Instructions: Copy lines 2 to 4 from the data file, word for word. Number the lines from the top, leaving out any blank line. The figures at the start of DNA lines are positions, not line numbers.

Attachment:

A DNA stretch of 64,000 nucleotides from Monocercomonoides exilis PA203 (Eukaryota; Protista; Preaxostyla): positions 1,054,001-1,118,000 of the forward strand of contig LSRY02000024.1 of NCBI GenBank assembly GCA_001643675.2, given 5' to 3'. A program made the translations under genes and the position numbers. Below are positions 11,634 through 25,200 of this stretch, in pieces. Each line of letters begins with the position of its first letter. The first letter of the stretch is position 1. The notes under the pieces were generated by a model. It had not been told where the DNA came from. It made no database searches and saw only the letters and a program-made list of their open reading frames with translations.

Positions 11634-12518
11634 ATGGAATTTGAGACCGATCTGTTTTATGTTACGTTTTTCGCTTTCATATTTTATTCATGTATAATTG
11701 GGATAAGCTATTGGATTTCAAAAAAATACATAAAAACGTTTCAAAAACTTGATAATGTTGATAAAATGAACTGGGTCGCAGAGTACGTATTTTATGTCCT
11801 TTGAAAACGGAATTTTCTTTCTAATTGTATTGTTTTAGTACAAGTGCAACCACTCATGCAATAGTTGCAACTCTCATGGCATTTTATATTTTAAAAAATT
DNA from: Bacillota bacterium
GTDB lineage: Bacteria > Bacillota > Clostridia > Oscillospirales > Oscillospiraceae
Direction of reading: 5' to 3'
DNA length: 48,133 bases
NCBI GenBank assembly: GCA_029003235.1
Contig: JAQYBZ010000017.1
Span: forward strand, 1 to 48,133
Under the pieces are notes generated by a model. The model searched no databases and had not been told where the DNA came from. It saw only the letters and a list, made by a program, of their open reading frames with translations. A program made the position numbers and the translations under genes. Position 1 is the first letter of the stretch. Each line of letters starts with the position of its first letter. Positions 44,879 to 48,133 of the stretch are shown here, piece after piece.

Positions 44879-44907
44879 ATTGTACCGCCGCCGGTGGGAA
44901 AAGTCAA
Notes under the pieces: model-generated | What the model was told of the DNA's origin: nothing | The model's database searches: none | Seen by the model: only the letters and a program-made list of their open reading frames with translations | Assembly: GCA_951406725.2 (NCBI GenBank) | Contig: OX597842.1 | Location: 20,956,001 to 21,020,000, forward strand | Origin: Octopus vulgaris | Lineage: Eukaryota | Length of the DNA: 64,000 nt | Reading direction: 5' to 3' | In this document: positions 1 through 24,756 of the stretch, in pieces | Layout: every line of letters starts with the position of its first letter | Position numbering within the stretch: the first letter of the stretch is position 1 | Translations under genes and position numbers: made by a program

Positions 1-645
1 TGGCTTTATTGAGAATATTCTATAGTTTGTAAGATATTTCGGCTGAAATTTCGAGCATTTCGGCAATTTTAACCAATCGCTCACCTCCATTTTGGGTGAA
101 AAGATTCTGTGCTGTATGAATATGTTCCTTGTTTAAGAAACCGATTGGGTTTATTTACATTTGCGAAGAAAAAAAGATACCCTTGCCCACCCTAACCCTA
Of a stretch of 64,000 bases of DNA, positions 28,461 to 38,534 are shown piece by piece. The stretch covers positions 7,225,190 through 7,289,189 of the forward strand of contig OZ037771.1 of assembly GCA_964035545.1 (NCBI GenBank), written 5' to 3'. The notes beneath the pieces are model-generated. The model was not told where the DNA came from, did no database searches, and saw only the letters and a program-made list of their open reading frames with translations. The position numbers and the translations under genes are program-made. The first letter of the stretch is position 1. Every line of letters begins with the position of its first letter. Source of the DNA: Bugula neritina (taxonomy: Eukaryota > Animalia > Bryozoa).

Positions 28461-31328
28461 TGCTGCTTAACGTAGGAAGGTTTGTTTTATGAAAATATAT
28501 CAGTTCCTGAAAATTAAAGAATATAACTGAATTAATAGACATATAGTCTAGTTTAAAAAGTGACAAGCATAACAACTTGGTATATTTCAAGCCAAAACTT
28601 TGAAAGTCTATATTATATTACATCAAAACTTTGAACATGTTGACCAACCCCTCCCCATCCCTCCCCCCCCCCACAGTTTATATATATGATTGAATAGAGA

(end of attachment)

Positions 11634-12518
11634 ATGGAATTTGAGACCGATCTGTTTTATGTTACGTTTTTCGCTTTCATATTTTATTCATGTATAATTG
11701 GGATAAGCTATTGGATTTCAAAAAAATACATAAAAACGTTTCAAAAACTTGATAATGTTGATAAAATGAACTGGGTCGCAGAGTACGTATTTTATGTCCT